Savages a dark, seamy, violent story

Liz Braun, QMI Agency

, Last Updated: 3:56 PM ET

There are problems with the logic in Savages and the film is far too long, but if you have a sudden hankering for Oliver Stone in fine form, come on down.

Arresting visuals and grotesque violence distinguish this crime thriller. The story concerns Ben and Chon, a couple of a dope dealers from Laguna Beach who tangle with a Baja California drug cartel. They move from a laid-back business that operates with a California surf vibe to get involved -- not by choice -- with a murderous group of very serious drug businessmen.

Chon (Taylor Kitsch) is a former Navy Seal who acts as an enforcer on those rare occasions when he and Ben run into trouble. Ben (Aaron Taylor-Young) is a peaceful Buddhist botanist, the brains behind the superb herb these two sell. Both men are in love with O (short for Ophelia), a free spirit played by Blake Lively. They share her. It's an unusual way to live, perhaps, but it works for them.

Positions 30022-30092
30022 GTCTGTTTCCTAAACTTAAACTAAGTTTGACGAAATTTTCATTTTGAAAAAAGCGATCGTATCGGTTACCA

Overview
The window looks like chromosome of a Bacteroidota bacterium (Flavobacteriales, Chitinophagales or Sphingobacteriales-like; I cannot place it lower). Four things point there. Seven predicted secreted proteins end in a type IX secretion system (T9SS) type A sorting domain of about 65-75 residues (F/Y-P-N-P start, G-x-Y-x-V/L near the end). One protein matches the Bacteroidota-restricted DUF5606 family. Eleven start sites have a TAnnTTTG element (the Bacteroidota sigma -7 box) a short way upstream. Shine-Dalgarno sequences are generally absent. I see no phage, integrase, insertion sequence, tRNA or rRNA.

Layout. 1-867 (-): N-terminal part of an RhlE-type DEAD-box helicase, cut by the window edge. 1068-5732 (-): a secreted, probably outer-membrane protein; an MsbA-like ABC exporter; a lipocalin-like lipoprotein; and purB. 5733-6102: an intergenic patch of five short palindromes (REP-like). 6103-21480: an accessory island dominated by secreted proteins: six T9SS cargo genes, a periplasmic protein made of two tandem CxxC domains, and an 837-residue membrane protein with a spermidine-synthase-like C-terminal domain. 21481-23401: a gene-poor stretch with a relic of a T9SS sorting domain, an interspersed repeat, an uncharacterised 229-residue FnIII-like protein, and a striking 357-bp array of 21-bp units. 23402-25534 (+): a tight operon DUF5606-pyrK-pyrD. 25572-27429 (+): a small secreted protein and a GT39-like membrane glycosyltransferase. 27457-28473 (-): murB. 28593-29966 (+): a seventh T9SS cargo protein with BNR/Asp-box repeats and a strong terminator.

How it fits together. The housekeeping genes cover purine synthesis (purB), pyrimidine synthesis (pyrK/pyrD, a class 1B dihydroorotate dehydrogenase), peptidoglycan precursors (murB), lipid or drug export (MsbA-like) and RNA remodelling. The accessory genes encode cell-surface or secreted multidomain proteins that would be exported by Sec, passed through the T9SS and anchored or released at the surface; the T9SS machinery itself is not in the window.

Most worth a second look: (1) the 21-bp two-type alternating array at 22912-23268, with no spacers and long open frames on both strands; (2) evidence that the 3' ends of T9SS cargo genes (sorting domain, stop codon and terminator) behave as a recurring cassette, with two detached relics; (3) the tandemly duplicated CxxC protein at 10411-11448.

It doesn't work quite so well for the audience. Lively is the weak link here, never managing to convey the irresistible quality that lets her holds two men and the whole plot in the palm of her hand. But never mind. There's so much more going on you may not even notice.

A Mexican drug cartel run by the ferocious Elena (Salma Hayek) wants to join forces with Chon and Ben. The boys aren't that interested. For one thing, the Mexicans have a very different business model, as their motivational videos of people getting tortured and having their heads chopped off can attest. When the villains kidnap O and threaten to kill her to move the deal along, Chon and Ben have to fight back with every resource they have. It gets messy.

Savages is filled with terrific types and supporting players, including John Travolta as a tricky DEA agent, Benicio del Toro as an oily henchman, Emile Hirsch as a money guy and Demian Bichir as a dignified villain.

As to who are the real savages -- the rich kids from California or the desperadoes from Mexico -- that's a coin toss. This is a dark, seamy, violent story cut with dark humour and laced with sex, drugs and rock 'n' roll. That's not to say you'll buy any of it, but it's a fun trip to experience.


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